Whether you're following specific macronutrient targets (which are necessary for optimal progress) or not, this tip should be incredibly intuitive: the more energy you expend on a given day, the more calories you need, and vice versa. All too often, though, people get slapped upside the head with a change to their daily schedule, panic, and throw up their hands thinking their entire day is lost.
"I can't train today because I got called into work at the last second. All my gainz will be lost..."
This is simply not true. If you even find yourself in the position where a scheduled training day becomes an impromptu rest day, a very simple adjustment to your macros can be made in order for you to accommodate this change.
With myself & all of my clients, I employ Calorie Cycling in the diet. Once we calculate the desired level of energy intake across the week, then we can go about shuffling those calories around to allow more on training days where they can be "put to good use."
Think of strength training as a way to encourage proper utilization of the food you ingest; you're going to want more calories in the window around training as opposed to outside of it, and the length of this window changes with your training status (but that's beyond the scope of this blog post).
What this boils down to is setting effective minimums for your macro targets on rest days which will keep you in line with this principle. Every trainee should utilize this approach in order to encourage fat loss on their days outside of the gym & lean mass gain on their days spent in the gym. You can do both at the same time; it's not magic, it's fact.
Let's use an example to illustrate the point: Scott wants to gain muscle while losing fat. He is carrying about 18% body fat, which is about average for a male. Since he's an "intermediate" trainee, he trains 5 days per week, leaving 2 days as "planned" rest days. When we calculate his desired energy intake over the course of the week to account for his goals, we find that 17000 calories will allow him to stay in the desired energy deficit across the entire week.
*Side Bar: Daily calorie intake means next to nothing when you're not considering the bigger picture, which is why we need to take a step back and look at weeks (or even months) at a time.*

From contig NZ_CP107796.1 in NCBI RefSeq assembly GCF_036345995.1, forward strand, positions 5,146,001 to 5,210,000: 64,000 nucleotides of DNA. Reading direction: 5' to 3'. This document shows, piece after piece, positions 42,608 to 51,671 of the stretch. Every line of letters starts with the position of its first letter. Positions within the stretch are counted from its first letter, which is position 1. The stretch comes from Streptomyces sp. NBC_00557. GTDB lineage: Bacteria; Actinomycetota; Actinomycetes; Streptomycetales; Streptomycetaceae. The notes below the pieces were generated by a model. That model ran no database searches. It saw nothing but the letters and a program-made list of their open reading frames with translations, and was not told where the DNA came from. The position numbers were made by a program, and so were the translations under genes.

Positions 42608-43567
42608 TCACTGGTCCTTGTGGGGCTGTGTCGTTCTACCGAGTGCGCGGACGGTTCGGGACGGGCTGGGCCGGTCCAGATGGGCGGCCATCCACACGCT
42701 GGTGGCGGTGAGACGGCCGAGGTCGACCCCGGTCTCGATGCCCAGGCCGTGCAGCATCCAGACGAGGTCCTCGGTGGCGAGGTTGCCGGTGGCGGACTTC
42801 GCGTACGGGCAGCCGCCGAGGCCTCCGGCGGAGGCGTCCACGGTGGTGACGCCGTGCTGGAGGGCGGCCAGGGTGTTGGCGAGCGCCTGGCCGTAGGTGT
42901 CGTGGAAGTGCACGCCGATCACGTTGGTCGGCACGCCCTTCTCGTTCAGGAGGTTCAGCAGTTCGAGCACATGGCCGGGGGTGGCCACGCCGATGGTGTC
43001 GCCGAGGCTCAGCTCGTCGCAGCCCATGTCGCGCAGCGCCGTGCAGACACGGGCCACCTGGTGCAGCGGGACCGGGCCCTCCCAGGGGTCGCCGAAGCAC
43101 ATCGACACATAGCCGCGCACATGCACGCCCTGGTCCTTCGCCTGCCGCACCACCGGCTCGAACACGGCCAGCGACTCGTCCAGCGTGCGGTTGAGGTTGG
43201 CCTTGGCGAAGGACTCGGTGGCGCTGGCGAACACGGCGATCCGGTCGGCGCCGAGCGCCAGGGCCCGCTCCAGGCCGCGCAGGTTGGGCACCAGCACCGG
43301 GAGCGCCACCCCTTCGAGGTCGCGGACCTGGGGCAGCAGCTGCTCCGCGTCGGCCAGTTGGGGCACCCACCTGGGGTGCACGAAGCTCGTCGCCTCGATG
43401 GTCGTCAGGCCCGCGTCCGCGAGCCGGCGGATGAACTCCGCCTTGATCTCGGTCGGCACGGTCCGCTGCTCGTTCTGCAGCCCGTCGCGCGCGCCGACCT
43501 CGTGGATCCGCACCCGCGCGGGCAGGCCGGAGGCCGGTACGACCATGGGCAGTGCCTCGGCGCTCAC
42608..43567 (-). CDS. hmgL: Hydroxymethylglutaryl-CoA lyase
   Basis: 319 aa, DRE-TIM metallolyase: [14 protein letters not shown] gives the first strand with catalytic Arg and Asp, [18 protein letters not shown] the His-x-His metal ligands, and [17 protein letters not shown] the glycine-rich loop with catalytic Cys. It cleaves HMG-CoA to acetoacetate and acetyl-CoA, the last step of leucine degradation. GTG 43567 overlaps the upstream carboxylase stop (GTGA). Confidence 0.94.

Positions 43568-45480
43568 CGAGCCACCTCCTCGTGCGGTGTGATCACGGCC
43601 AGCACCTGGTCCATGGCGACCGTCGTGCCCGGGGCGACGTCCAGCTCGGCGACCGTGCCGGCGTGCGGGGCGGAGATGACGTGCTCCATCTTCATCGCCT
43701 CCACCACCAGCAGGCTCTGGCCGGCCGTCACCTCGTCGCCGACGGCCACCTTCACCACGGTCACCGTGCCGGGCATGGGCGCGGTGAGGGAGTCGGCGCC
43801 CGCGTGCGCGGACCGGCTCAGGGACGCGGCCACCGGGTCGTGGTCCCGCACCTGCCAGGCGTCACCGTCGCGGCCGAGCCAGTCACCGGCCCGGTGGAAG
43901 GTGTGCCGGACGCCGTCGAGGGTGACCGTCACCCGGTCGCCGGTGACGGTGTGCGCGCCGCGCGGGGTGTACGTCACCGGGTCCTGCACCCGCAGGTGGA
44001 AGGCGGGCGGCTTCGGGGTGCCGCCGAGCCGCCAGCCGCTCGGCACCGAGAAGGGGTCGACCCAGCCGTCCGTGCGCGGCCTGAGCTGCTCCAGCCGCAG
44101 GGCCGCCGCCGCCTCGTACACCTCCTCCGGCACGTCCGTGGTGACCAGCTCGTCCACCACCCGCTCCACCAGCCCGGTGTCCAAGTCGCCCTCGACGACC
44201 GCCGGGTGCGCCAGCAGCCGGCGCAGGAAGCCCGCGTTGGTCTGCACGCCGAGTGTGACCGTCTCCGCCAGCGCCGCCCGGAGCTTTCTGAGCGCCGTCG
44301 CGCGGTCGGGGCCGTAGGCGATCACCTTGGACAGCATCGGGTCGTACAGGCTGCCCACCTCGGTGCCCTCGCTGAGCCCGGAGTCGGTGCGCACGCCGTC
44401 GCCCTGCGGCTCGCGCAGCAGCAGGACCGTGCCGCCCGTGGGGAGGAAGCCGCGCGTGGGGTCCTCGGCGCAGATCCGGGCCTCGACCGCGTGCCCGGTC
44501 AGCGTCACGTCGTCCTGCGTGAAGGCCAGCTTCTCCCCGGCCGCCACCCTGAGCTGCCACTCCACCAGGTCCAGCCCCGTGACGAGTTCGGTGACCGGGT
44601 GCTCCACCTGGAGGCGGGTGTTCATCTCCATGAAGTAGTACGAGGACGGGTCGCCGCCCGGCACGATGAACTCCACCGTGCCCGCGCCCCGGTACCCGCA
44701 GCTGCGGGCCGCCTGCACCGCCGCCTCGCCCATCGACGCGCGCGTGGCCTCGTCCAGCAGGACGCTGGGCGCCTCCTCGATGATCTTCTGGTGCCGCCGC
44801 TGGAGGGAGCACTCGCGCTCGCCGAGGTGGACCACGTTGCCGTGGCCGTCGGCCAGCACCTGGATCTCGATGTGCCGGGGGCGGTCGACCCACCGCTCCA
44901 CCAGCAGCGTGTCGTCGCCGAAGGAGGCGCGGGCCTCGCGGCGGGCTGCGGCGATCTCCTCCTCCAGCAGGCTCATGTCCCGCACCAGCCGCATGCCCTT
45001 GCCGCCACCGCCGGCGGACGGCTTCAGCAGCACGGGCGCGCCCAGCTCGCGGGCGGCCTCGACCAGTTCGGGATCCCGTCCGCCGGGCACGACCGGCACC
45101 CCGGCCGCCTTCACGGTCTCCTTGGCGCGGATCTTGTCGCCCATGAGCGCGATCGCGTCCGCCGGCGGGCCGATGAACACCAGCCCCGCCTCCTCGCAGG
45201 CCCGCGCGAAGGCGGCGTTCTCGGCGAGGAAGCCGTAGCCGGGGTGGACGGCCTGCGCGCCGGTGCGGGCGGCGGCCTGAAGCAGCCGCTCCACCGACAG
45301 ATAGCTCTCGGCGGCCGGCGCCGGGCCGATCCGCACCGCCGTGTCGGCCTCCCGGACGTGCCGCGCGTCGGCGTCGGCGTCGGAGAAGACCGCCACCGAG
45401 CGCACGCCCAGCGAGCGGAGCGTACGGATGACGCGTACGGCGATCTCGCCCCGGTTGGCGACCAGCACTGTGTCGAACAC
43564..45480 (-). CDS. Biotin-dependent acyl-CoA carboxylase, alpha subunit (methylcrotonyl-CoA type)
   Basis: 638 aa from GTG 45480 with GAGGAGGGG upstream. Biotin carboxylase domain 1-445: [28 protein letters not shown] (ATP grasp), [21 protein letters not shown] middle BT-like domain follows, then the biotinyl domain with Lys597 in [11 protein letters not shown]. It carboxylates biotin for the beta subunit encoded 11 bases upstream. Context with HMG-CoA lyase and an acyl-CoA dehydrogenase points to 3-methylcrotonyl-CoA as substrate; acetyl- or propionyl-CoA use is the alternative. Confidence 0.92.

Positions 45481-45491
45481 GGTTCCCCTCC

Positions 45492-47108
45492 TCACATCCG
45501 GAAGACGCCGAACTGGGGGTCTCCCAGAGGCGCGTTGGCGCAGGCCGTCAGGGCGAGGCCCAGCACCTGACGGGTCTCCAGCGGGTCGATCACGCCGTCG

In this example, Scott can easily afford to eat 3000 calories on training days, with the majority of that energy coming around his training time. This amounts to 15000 of his weekly calories. The remaining 2000 can simply be split up on his rest days, leaving 1000 calories per rest day.
Care must be taken to ensure Scott is still taking in enough protein on these rest days, so we set that value to reflect his training days. But the remaining handful of calories can be split up in almost any fashion between carbs & fats with no issue, so long as he's meeting his weekly calorie goal & subsequent weekly macro targets.
This is all well & good, but what happens if Scott can only train 4 days this week instead of his planned 5? He simply uses his rest day calorie & macro targets. There's no reason for him to eat 3000 calories on a day when he won't be expending nearly that much energy.
Yes, this decreases his weekly calorie intake, but the unplanned rest day also decreases his weekly energy expenditure in the same manner. By dropping his calories in this scenario, we're simply pairing the two together, which is the entire premise.
By having this extra rest day, Scott may find he loses a little more weight than what was estimated for this given week, but we can be fairly certain that this extra drop on the scale came from fat loss & not muscle loss. Remember, he's maintaining an adequate protein intake even on his rest days, which encourages the maintenance of lean mass. And as an intermediate, his "Anabolic Window" of increased nutrient utilization is much shorter in response to training than it would be for a newbie lifter. Therefore, the recommendation for him to eat less on rest days is even more warranted.
Before you say "that sounds drastic," know that Calorie Cycling in this fashion actually aids compliance to your diet. By having a larger deficit on rest days, those days actually feel like ones that encourage positive results instead of "useless days waiting to get back in the gym." This often shows up on the scale the following morning: you're almost guaranteed to be lighter on days following rest days, which has almost always been true in my own experience.
If you don't shift your calories at all & employ a large deficit on all days to "crash diet," every day will seem like a nightmare. By shuffling them around, you have days where you earn more calories & days where you don't, and both kinds of days contribute to the goal of better body composition.
So if your schedule takes a turn & keeps you out of the gym every now & again, accommodate accordingly. Reduce your calorie intake to encourage fat loss & stay in line with your desired energy balance. One extra day of eating grilled chicken & broccoli isn't going to kill you; it will actually allow you to progress faster. And that's the goal.
The techniques, strategies, and suggestions expressed in this website are intended to be used for educational and entertainment purposes only. The author is not rendering medical advice of any kind, nor is this website intended to replace medical advice, nor to diagnose, prescribe or treat any disease, condition, illness or injury.